Anyway, for the sake of accuracy and thoroughness, I just wanted to update my review to reflect the changes I’ve discovered since updating to the public release build. Early reviewer builds are nice, but sometimes they don’t represent everything that makes it into the finished product, which is why I typically wait until a game launches rather than rushing to time a review posting with the lifting of an embargo. Fortunately, in this case I already dug the game a lot to begin with, so my original verdict stands. Discovering this whole secret crack aspect of the game only makes me want to recommend it more, especially for completionist players who are into collectible scavenger hunts.


+ Single-mechanic gameplay at its finest
+ Throwing objects and catching weapons out of mid-air just feels so cool
+ Gameplay truly shines in Endless and Challenge modes
+ Clever integration between the story and interface; it’s so meta and full of secrets

– Story mode on its own is somewhat lacking

Game Info:
Platform: PC/Mac/Linux (also planned for Xbox One)
Publisher: Superhot Team
Developer: Superhot Team
Release Date: 2/25/2016
Genre: Action/FPS
ESRB Rating: Teen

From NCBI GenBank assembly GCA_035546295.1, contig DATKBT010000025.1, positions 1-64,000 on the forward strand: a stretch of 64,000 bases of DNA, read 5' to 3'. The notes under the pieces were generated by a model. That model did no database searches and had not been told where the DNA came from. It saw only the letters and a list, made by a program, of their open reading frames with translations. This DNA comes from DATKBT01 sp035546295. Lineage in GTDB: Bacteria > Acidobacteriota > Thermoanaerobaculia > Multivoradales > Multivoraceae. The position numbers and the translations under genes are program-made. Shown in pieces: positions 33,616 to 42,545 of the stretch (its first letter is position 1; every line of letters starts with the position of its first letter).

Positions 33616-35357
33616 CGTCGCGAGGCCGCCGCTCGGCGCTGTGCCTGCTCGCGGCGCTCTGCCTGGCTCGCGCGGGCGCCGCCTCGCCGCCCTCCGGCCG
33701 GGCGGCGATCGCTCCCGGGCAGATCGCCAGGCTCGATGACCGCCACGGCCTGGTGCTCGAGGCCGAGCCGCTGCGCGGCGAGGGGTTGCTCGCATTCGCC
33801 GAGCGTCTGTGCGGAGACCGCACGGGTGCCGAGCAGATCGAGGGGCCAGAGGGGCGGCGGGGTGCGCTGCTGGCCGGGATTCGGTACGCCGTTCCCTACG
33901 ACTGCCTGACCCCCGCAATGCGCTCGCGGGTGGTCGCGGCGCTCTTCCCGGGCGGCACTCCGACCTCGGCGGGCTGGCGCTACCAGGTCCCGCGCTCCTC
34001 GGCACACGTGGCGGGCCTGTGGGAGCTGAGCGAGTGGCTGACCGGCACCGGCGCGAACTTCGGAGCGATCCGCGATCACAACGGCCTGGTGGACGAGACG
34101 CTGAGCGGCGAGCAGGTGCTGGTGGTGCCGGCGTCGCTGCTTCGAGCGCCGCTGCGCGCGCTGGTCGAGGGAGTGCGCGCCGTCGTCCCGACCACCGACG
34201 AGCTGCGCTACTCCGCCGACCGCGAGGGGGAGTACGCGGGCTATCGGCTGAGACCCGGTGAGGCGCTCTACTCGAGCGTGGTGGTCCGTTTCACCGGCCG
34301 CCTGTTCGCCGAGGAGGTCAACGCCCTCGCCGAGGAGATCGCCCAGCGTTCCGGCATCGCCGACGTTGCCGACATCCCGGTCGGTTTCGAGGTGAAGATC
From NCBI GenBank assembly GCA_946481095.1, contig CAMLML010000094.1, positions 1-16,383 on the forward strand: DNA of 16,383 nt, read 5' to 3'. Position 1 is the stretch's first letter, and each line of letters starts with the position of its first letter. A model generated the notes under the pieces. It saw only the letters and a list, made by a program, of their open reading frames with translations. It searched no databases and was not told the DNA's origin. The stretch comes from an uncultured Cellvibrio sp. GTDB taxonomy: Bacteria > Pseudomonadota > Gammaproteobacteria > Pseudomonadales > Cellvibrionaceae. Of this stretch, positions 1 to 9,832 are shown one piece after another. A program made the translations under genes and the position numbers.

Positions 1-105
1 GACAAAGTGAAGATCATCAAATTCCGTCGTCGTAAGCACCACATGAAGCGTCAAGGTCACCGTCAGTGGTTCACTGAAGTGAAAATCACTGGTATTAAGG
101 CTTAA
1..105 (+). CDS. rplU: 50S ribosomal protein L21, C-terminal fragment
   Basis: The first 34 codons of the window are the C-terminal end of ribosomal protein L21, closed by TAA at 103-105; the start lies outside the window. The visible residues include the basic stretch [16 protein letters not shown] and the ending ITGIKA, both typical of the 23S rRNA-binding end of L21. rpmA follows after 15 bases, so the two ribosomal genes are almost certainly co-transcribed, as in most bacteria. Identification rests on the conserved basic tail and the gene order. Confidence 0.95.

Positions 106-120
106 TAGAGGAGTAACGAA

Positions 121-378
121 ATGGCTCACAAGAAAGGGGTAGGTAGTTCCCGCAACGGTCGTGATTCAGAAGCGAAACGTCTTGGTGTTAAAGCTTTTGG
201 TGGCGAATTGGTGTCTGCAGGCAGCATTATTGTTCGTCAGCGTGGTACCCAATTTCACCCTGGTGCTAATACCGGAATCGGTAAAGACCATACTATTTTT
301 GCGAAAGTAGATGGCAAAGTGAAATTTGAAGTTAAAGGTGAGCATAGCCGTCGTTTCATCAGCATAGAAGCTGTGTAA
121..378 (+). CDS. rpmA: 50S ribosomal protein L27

Players: 1

Source: Review code provided by developer

Buy From: Steam

About the Author

Matt Litten is the full-time editor and owner of He is responsible for maintaining the day to day operation of the site, editing all staff content before it is published, and contributing regular news, reviews, previews and other articles. Matt landed his first gig in the video game review business writing for the now-defunct website After the sad and untimely close of BonusStage, the former staff went on to found After a short stint as US Site Manager for AceGamez, Matt assumed full ownership over VGBlogger, and to this day he is dedicated to making it one of the top video game blogs in all the blogosphere. Matt is a fair-minded reviewer and lover of games of all platforms and types, big or small, hyped or niche, big-budget or indie. But that doesn't mean he will let poor games slide without a good thrashing when necessary!